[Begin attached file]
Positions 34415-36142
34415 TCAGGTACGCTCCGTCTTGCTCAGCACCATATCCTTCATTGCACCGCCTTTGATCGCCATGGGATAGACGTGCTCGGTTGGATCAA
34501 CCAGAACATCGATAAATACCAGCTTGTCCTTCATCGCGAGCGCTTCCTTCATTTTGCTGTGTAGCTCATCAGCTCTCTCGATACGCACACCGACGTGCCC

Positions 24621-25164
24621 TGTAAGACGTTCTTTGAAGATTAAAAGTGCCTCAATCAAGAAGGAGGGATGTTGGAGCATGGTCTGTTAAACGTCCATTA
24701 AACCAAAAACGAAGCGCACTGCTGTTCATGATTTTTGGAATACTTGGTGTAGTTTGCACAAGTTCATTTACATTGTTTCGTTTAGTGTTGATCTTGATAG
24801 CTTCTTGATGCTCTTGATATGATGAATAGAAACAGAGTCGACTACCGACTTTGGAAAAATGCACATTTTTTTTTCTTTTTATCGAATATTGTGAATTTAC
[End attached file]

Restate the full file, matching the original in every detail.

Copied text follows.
Positions 34415-36142
34415 TCAGGTACGCTCCGTCTTGCTCAGCACCATATCCTTCATTGCACCGCCTTTGATCGCCATGGGATAGACGTGCTCGGTTGGATCAA
34501 CCAGAACATCGATAAATACCAGCTTGTCCTTCATCGCGAGCGCTTCCTTCATTTTGCTGTGTAGCTCATCAGCTCTCTCGATACGCACACCGACGTGCCC

Positions 24621-25164
24621 TGTAAGACGTTCTTTGAAGATTAAAAGTGCCTCAATCAAGAAGGAGGGATGTTGGAGCATGGTCTGTTAAACGTCCATTA
24701 AACCAAAAACGAAGCGCACTGCTGTTCATGATTTTTGGAATACTTGGTGTAGTTTGCACAAGTTCATTTACATTGTTTCGTTTAGTGTTGATCTTGATAG
24801 CTTCTTGATGCTCTTGATATGATGAATAGAAACAGAGTCGACTACCGACTTTGGAAAAATGCACATTTTTTTTTCTTTTTATCGAATATTGTGAATTTAC